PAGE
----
What does the Biostar 2 scandal mean for security companies that use biometric security?

Suprema’s Biostar 2 is a biometric lock system that is widely used and integrated into systems used by companies and organizations around the world. Of particular interest, the AEOS access control system which uses the Biostar 2 system as it is used by more than 5700 organizations across 83 countries including the Metropolitan Police.

It was recently discovered that over 1 million fingerprint biometrics, facial data, log entries, admin accounts, passwords, and other sensitive information were accessed by hackers through a low-encryption database kept by the company. This information was stored in plain text and constitutes some of the most critical data sought after by perpetrators of fraud.

The hack was carried out by researchers from vpnmentor who brought it to the Suprema’s attention. The effects of this discovery could be long-reaching as a little-discussed problem of biometrics in security is brought to the forefront.

Biometric data is not like a password, you cannot change it. Once your data has been stolen, you become vulnerable to hacking as long as you use biometric systems.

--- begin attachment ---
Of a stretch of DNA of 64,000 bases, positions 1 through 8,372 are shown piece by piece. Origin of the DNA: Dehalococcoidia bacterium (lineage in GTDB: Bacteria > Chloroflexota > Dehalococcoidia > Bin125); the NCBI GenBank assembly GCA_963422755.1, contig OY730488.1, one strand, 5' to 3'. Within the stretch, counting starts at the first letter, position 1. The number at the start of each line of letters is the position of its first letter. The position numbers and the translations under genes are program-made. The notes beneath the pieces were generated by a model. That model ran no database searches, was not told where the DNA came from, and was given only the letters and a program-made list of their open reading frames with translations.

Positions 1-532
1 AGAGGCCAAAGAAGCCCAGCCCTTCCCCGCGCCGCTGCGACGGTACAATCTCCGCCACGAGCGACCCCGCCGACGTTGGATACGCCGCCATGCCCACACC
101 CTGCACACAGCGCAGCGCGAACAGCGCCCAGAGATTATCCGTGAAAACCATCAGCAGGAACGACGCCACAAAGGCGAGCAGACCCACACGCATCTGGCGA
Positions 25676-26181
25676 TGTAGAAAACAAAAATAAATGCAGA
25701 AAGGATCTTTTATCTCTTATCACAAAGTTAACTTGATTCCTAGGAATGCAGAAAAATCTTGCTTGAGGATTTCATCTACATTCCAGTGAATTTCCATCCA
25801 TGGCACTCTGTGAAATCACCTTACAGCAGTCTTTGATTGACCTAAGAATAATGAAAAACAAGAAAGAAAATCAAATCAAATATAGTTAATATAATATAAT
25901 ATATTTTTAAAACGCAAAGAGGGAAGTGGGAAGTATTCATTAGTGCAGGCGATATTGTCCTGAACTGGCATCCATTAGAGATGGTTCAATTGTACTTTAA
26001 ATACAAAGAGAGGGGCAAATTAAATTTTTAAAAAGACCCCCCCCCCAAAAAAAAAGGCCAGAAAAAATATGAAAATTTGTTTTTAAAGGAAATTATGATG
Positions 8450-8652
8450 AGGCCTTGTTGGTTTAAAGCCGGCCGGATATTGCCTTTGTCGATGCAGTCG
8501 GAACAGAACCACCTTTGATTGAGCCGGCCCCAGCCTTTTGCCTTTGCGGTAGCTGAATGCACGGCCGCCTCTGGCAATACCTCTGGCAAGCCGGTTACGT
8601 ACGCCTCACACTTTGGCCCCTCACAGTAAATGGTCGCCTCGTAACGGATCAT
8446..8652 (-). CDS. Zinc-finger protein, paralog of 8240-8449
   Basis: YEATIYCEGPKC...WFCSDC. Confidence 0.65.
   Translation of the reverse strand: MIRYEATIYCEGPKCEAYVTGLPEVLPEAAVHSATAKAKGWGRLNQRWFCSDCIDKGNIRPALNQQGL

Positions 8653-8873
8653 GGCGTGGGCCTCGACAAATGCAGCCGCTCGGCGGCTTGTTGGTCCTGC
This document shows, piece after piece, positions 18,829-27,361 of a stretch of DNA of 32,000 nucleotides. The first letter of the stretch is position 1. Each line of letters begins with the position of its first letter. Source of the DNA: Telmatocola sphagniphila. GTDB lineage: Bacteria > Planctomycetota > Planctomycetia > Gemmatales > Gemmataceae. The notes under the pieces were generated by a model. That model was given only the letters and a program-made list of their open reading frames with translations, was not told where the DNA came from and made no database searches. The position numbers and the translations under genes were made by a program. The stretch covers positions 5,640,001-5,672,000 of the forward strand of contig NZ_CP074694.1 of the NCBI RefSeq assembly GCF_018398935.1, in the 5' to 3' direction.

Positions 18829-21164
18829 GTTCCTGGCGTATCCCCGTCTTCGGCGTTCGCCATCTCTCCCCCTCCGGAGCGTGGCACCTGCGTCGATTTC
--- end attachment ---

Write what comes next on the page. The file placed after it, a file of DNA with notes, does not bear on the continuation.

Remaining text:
Security Analyst at Frost & Sullivan, Danielle VanZandt says of the breach, “While this may be one of the first data breaches to target biometric data, it most certainly will not be the last. The sheer scale of BioStar 2, unfortunately, made the system one of the first to reveal the vulnerabilities of biometric access control solutions; however, this will not stop the exponential growth and adoption rates of biometric solutions. Fingerprint and facial recognition remain the most in-demand biometrics out there for physical access solutions across various industries. This breach will not scare away potential end-user purchases; rather, it will serve to inform them of the types of security protocols a vendor must have in place before a potential end user finalizes any new system purchase. Vendors must be ready to answer end-user questions about data access, precisely how their solution stores biometric data, and what encryption protocols are in place.”

She goes on to add that “End users are quickly assessing their own risk profiles and the best solutions to protect their organization. Any biometric security vendor unwilling or unable to best address an end-users’ risk concerns and data protection questions will quickly see their stature in this high-growth market diminish.

If you are a security company that regularly uses biometrics or if you are a security buyer, it is important that review your current supplier’s data protection protocols and ensure that you are not vulnerable to this kind of attack.

If you use AEOS or Biostar 2, we recommend contacting Suprema directly.